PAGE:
Graduates of the painting program at KCAI have attained national and international reputations as exhibiting artists. Recent graduates Eric Sall (’99), Brian Fahlstrom (’00) and Amy Meyers (’95) have had their work included in the Saatchi Collection in London. Work by Fahlstrom and Angela Dufresne (’91) was included in the “Triumph of Painting - Part 6” publication and exhibition at the Saatchi Gallery and Museum 52 in London. Work by Ke-Sook Lee (’82) and the alumni mentioned above has been shown in Frankfurt, Germany; the Smithsonian in Washington, D.C.; the Hammer Museum in Los Angeles; and the Galerie Lefor Openo in Paris.
Work by KCAI alumni has been exhibited at George Eastman House International Museum of Photography and Film; Venice Biennale of Architecture; Whitney Museum; Museum of Photographic Arts San Diego; Tokyo Metropolitan Museum of Photography; Nelson Atkins Museum of Art; Kunstverein Ulm; Galerie Herrmann & Wagner, Berlin; Los Angles County Museum of Art; Museum of Contemporary Photography Chicago; Site Santa Fe; and many other galleries and museums around the world.
Graduates of the KCAI printmaking department enjoy a wide variety of successful careers. They exhibit, curate and perform on a national scale. Graduates open their own custom manufacturing studios and print shops. Porter Teleo, founded by a graduate of KCAI, has been featured in magazines including Vogue and Metropolitan Home. Hammerpress, founded by another graduate, represents the Kansas City music scene with award-winning posters. From high end wallpaper to street posters, printmakers with B.F.A. degrees from KCAI work to engage contemporary culture at every level.
Graduates of the program have become successful artists and sculptors in their own right, and many have moved on to graduate school to refine their practice. Careers in sculpture include studio artist, architectural details artist, set designer, foundry owner/worker, restorer, conservator, toy designer, puppeteer, industrial designer and teacher/professor.
Recent KCAI graduates have been admitted to the following graduate schools:
American Film Institute
Cranbrook Academy of Art
Maryland Institute College of Art
Rhode Island School of Art and Design
State University of New York, Purchase
University of California, San Diego
University of California, Los Angeles
University of Minnesota
Virginia Commonwealth University
Our statistics show that 10 percent of our graduates pursue M.F.A. immediately, while 35 percent get their master's degree within five years.
The internship program at KCAI gives students an opportunity to integrate academic, professional and personal skill development. In an internship, students undertake supervised, meaningful work in a professional setting. Given these features of an internship, it is critical that you plan your internship in advance with careful consideration of your objectives and desired outcomes.
Once you have an agreement with your internship site, visit the Academic Advising and Career Services office for an internship contract. The internship site supervisor, the faculty advisor and you must sign the contract. When you have all signatures and have returned the contract to the Academic Advising and Career Services office, we will register you in the internship for credit. It is your responsibility to be at full-time status (12 credit hours) by the last day of the add/drop period.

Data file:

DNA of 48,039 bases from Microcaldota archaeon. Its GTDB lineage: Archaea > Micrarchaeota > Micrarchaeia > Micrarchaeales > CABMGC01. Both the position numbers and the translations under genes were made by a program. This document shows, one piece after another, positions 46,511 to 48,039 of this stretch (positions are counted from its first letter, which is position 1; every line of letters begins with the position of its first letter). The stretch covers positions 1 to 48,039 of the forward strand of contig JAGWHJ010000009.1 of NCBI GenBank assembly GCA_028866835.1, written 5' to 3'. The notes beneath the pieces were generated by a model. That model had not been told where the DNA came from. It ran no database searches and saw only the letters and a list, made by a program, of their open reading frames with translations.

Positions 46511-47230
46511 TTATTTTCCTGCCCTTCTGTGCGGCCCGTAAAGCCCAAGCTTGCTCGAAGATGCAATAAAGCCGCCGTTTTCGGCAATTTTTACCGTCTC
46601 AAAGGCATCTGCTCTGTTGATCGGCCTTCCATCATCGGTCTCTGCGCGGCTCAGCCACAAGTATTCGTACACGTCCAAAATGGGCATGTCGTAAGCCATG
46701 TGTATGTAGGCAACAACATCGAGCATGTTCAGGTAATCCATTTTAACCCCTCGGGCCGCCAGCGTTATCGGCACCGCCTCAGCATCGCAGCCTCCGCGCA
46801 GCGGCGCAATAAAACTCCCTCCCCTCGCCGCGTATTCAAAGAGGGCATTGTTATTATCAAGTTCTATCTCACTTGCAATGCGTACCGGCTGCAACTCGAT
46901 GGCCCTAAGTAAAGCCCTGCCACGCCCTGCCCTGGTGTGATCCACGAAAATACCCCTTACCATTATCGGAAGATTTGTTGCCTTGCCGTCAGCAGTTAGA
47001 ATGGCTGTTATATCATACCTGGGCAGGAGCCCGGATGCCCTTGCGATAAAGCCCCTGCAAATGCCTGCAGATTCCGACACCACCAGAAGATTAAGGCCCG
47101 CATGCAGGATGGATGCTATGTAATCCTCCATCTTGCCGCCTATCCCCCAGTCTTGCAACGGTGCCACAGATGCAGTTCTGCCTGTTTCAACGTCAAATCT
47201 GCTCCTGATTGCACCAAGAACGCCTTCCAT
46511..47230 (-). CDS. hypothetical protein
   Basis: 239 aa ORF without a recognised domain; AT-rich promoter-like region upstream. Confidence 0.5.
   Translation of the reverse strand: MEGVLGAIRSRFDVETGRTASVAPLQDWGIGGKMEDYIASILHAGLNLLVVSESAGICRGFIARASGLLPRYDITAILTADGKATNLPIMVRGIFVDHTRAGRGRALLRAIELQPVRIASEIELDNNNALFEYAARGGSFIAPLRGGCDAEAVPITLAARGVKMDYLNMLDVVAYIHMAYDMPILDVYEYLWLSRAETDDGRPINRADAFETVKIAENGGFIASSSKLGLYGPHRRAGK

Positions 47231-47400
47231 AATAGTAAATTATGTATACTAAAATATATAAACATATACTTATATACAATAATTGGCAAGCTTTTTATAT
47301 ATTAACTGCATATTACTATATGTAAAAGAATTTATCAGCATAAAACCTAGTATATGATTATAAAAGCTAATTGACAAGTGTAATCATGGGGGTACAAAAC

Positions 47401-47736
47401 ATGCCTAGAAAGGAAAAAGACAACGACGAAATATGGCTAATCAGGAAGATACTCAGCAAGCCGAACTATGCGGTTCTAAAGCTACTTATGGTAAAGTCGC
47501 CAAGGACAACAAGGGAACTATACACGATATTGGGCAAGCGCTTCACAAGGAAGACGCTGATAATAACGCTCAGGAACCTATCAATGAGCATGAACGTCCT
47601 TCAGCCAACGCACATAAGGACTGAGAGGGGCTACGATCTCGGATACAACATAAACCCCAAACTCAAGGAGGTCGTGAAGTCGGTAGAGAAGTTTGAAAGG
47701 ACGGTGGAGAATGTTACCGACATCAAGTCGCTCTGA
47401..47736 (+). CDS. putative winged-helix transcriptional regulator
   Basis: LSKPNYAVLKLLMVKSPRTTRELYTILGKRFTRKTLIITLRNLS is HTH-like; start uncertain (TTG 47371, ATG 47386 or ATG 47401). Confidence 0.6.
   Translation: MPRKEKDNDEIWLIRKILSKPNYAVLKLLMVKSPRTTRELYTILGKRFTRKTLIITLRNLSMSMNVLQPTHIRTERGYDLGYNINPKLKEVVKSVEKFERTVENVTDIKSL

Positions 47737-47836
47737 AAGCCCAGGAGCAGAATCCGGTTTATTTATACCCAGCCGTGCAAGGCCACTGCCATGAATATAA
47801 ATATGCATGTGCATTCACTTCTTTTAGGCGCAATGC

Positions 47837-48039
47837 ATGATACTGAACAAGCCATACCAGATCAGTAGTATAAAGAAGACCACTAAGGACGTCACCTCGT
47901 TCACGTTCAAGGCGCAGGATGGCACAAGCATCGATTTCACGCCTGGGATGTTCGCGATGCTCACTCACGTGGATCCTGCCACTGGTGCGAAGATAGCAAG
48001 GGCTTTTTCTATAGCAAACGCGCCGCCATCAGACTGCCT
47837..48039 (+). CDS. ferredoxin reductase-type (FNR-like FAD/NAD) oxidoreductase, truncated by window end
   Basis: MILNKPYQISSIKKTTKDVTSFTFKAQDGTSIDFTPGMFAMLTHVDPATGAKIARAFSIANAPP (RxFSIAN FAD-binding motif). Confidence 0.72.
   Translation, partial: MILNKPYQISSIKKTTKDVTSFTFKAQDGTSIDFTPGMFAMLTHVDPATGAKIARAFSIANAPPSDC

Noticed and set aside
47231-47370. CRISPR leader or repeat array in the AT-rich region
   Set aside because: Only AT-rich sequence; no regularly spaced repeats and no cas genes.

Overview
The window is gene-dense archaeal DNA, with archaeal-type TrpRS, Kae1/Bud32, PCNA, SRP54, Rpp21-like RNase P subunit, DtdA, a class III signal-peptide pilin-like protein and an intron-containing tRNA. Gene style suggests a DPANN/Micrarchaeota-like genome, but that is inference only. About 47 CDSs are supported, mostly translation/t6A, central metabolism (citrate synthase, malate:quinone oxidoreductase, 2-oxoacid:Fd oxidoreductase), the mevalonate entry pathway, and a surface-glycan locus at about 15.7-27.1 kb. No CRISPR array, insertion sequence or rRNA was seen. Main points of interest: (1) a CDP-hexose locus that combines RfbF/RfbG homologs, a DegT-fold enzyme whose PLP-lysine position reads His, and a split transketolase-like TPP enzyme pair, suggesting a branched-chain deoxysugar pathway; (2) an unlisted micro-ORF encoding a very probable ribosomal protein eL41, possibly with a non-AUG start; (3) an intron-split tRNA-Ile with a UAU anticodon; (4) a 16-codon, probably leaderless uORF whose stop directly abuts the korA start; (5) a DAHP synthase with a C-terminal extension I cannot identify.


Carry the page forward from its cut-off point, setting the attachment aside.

To identify a potential faculty advisor for an internship, consider faculty members in your major and faculty members who have an interest in the subject area or career field of your internship. If you are taking your internship for studio credit, your faculty advisor must be your studio class instructor. When you have identified a potential faculty advisor, ask that individual if he or she would be willing to assume that role.
The faculty member will likely ask you some questions about the type of internship you are interested in and your overall goals for the internship. Be prepared to answer the following questions:
Learning goals are objectives that describe what you intend to learn during your internship. Be specific. Articulating what you want to learn from an internship requires some thought. It’s good to begin with a general idea of what you want to learn, then develop and refine this idea through discussions with your internship supervisor and faculty advisor. Finally, write down the results of this process as a number of discrete learning goals on your contract.
At the end of the semester, you will be expected to write a reflection paper stating how you have attempted to meet those learning goals during your internship. This involves identifying experiences and tasks that were available at the internship site and analyzing how they connected with your goals.
Students who participate in an internship for credit are expected to write a 750- to 800-word reflection paper that describes how their experiences during the internship have helped fulfill their learning goals. If you are a CASL student, you must discuss the relationship that has developed between your internship and your studio practice. The paper should reflect your personal experiences. Be sure to include how the internship has affected your preparation for life after gradation, including networking, learning new skills and professional development.